But I disgress...


I would suggest working on a simpler genre. Unlike most other genres, Japanese-style RPGs like that don't have much physics to deal with, which might make them sound easier to make, but the amount of data that is involved in a RPG is absolutely crazy. You have item data, weapon data, armor data, skill data, enemy data, enemy group data, hero data, shop data. And then you have two major and separate game modes to create: the area map mode where you talk to NPC, open chests and show cutscenes, and the battle mode where you, well, fight monsters. If you want the game engine to have features similar to FFVI, you're going to put a lot of work in both. For example, FFVI had a very extensive battle animation system, where you could of course draw sprites, but also generate vectorial stencils that mask parts of the animation, generate trails for character sprites, animate palettes. So a cheap "missile-with-particle-system" 2D animation system just isn't going to cut it. (Again, assuming you want FFVI-level quality.) I could definitely be wrong, but since this is the "For Beginners" forums I'm assuming that you're not ready for that kind of game. A RPG also involves a very large amount of content, and players chew through that content really fast. It can take me 2 hours to make a cutscene of 5 minutes (which is still a joke compared to the time it takes to make a CG 3D cutscene of 5 minutes...) and a player will typically only see a cutscene once, unless it's before a hard boss or something. My RPG took 2 hours to do from start to where I was at when I left it (when I decided to rework it into something that isn't as much of a FFVI ripoff), but I had probably spent 4 months just creating content. (Not programming or drawing.)


I think a simpler genre would be something like a side scroller. You have a lot more physics to deal with, but you only have one game mode instead of two, much less content to do, less music, probably less assets too (although I could be wrong on that one.)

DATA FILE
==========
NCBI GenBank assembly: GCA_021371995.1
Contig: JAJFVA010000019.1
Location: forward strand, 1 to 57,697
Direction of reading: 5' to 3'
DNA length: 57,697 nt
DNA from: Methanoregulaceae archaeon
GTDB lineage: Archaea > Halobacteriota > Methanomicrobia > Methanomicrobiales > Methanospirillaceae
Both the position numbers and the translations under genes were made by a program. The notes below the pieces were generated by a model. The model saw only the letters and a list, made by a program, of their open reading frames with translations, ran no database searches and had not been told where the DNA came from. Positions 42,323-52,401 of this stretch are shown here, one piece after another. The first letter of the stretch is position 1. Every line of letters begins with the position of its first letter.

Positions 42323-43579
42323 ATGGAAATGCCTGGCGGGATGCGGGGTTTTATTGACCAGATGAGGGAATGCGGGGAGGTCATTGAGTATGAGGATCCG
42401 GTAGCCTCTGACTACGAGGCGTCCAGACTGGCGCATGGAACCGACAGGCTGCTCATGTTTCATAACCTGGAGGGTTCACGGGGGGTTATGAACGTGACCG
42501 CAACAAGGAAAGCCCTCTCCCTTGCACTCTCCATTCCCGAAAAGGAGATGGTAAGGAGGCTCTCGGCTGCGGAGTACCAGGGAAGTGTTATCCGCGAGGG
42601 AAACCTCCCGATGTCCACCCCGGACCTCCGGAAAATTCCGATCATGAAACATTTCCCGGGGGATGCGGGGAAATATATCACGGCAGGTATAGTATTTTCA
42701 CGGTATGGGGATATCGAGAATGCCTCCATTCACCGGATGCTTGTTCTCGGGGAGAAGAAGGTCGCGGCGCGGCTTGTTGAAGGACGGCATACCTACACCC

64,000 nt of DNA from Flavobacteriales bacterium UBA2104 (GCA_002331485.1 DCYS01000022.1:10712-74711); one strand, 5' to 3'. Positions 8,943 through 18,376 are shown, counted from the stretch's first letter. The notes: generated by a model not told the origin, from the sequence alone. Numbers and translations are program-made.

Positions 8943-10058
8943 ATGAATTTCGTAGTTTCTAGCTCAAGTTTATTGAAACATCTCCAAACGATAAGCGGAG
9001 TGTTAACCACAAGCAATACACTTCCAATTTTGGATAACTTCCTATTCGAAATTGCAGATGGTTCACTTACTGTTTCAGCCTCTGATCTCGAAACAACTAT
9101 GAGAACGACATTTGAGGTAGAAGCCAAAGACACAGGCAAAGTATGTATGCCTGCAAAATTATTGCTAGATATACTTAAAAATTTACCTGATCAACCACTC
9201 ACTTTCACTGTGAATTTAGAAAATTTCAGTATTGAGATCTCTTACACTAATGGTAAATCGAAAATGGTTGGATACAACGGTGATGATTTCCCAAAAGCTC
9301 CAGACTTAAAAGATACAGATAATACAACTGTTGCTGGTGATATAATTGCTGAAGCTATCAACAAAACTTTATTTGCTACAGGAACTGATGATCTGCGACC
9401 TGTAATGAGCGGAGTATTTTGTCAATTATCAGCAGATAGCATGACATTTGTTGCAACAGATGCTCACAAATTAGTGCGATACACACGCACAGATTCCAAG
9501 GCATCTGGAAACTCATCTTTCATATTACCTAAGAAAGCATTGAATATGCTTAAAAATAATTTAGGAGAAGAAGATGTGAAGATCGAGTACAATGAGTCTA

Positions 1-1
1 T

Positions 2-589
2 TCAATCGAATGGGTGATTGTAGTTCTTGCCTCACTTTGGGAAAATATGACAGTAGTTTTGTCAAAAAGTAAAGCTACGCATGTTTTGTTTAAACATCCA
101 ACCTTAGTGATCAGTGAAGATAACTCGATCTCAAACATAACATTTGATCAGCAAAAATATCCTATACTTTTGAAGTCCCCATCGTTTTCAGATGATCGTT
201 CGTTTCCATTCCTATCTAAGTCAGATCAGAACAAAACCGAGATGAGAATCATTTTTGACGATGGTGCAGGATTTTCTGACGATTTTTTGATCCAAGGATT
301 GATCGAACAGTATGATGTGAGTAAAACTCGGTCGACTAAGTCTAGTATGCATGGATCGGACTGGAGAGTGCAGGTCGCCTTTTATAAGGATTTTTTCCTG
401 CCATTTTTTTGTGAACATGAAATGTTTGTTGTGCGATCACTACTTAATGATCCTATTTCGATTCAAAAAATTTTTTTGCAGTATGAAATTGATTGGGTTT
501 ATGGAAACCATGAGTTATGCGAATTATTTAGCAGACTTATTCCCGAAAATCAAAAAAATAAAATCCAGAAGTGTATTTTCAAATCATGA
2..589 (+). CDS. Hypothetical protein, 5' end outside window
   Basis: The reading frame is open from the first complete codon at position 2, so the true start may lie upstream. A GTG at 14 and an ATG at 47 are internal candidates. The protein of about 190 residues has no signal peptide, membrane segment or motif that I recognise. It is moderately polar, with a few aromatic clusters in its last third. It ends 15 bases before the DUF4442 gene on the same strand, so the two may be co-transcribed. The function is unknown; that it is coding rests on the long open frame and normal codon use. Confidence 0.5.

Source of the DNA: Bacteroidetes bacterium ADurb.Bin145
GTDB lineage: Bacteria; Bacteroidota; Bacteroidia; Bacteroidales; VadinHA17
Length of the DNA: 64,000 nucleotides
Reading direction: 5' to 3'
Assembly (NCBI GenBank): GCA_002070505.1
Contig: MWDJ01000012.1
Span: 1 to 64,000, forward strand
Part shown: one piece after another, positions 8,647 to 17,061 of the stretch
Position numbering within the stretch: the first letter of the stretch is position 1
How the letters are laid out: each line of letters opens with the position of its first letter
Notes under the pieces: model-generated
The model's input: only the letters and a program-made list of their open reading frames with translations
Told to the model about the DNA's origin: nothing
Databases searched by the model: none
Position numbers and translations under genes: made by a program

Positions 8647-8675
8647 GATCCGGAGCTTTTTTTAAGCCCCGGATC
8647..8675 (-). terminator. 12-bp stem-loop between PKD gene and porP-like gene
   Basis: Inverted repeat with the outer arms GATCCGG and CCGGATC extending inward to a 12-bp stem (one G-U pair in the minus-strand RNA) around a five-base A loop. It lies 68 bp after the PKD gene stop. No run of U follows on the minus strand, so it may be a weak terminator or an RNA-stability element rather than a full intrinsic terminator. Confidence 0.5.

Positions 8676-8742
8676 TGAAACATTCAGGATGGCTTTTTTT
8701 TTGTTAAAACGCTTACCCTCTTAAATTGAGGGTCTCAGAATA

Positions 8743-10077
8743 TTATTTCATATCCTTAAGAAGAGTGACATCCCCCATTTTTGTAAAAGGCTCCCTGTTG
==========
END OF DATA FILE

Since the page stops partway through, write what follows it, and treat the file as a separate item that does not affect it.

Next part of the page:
#5100675 2D Oriented Game Engines

Posted by Bearhugger on 11 October 2013 - 07:23 PM

Making a 2D engine is relatively straightforwards so I don't think you'll see a lot of generalist pre-made game engines for 2D like you do for 3D. Normally, the programmer of a 2D game would just hand-pick the libraries she or he needs and stitch them together in his own engine. (For example, could be SFML for graphics, FMOD for music, Box2D for physics, PhysFS for IO, etc.)


There are popular 2D game engines but they're all super high-level engines where you barely have to code anything. Although if those are what you are looking for, those are pretty good ones:

Game Maker.

IG Maker.

#5100312 Installshield LE not working

Posted by Bearhugger on 10 October 2013 - 02:59 PM

I don't think this is compatible with Visual Studio Express. I don't even know if you're allowed by the EULA to release software with it, so supporting an install tool for pre-release doesn't make a lot of sense to me.


You could always use the free NSIS. Personally, I use that professionally to create setup projects for my jobs, and it works great. You have to use a (very simple) scripting language instead of having a point-and-click interface, but unless you have a very complex project to install, it is pretty straightforwards.

#5096011 Who has implemented a licensing API/SDK

Posted by Bearhugger on 22 September 2013 - 02:49 PM

I'd just leave it to my distribution platform (Steam, Apple App Store, Windows Store, etc.) to handle the DRM and focus on making a good game. I would not lose time with it myself, it's just not worth the effort and I don't care to play that cat-and-mouse game with hackers. People who will crack your game are usually not going to buy it anyway. I'm guilty of having pirated games in the past but those were either games I was never going to buy, or games that I wanted to try before buying. I have never pirated a game from developers I trust to not make cheap cash grab games. I have never pirated a Blizzard game, for example.


More importantly, sometimes DRM itself might be the reason why people don't want to buy your game. Don't make it safer and easier to pirate the game than to buy it legit. Mass Effect 3 has been massively pirated, and I bet that one of the reason was that people didn't want to install EA's Origin's DRM/spyware/cloud on their computer. I decided to just not play the game (rumors about the ending cooled my excitement anyway) but those I know that have played it on the PC have all pirated it. Although unless you're called Ubisoft or EA you probably don't have the means to invest into draconian DRMs like Origin or Uplay so you can probably ignore this issue.


You might want to go the always-online way, but if you do so you need to ADD VALUE to the always online factor so that it's not just an annoyance for the players. A lot of people have complained against Diablo III's always-online feature (and who am I to tell them that they're wrong) but personally I grew a large friend list by playing World of Warcraft, so being able to chat with my friends while playing any Blizzard game makes always-online awesome for me. I wouldn't play the game offline even if I could.